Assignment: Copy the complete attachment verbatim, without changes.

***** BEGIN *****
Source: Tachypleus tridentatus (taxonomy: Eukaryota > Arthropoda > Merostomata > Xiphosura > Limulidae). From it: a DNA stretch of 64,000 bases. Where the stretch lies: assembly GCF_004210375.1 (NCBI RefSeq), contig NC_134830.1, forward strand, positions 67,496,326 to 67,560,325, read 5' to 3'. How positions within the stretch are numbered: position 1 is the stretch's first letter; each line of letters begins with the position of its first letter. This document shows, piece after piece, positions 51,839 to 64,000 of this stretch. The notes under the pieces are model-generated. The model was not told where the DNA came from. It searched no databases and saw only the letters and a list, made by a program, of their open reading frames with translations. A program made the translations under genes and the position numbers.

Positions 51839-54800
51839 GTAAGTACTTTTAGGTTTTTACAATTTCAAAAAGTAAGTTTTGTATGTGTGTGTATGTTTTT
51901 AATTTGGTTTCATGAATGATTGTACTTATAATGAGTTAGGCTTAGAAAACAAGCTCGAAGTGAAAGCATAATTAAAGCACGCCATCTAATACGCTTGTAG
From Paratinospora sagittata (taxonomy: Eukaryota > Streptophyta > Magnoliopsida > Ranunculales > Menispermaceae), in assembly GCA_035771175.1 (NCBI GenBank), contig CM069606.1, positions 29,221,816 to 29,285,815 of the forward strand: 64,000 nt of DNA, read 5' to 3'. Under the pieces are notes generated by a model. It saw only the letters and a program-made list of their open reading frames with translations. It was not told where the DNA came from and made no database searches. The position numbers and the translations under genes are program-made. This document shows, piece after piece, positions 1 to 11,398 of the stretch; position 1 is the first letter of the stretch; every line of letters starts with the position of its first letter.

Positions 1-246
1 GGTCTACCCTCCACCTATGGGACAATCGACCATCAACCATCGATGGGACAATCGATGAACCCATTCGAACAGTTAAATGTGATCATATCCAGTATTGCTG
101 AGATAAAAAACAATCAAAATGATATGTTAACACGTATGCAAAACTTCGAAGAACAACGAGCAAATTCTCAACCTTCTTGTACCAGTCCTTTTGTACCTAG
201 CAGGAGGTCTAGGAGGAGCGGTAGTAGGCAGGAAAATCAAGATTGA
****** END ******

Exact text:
Source: Tachypleus tridentatus (taxonomy: Eukaryota > Arthropoda > Merostomata > Xiphosura > Limulidae). From it: a DNA stretch of 64,000 bases. Where the stretch lies: assembly GCF_004210375.1 (NCBI RefSeq), contig NC_134830.1, forward strand, positions 67,496,326 to 67,560,325, read 5' to 3'. How positions within the stretch are numbered: position 1 is the stretch's first letter; each line of letters begins with the position of its first letter. This document shows, piece after piece, positions 51,839 to 64,000 of this stretch. The notes under the pieces are model-generated. The model was not told where the DNA came from. It searched no databases and saw only the letters and a list, made by a program, of their open reading frames with translations. A program made the translations under genes and the position numbers.

Positions 51839-54800
51839 GTAAGTACTTTTAGGTTTTTACAATTTCAAAAAGTAAGTTTTGTATGTGTGTGTATGTTTTT
51901 AATTTGGTTTCATGAATGATTGTACTTATAATGAGTTAGGCTTAGAAAACAAGCTCGAAGTGAAAGCATAATTAAAGCACGCCATCTAATACGCTTGTAG
From Paratinospora sagittata (taxonomy: Eukaryota > Streptophyta > Magnoliopsida > Ranunculales > Menispermaceae), in assembly GCA_035771175.1 (NCBI GenBank), contig CM069606.1, positions 29,221,816 to 29,285,815 of the forward strand: 64,000 nt of DNA, read 5' to 3'. Under the pieces are notes generated by a model. It saw only the letters and a program-made list of their open reading frames with translations. It was not told where the DNA came from and made no database searches. The position numbers and the translations under genes are program-made. This document shows, piece after piece, positions 1 to 11,398 of the stretch; position 1 is the first letter of the stretch; every line of letters starts with the position of its first letter.

Positions 1-246
1 GGTCTACCCTCCACCTATGGGACAATCGACCATCAACCATCGATGGGACAATCGATGAACCCATTCGAACAGTTAAATGTGATCATATCCAGTATTGCTG
101 AGATAAAAAACAATCAAAATGATATGTTAACACGTATGCAAAACTTCGAAGAACAACGAGCAAATTCTCAACCTTCTTGTACCAGTCCTTTTGTACCTAG
201 CAGGAGGTCTAGGAGGAGCGGTAGTAGGCAGGAAAATCAAGATTGA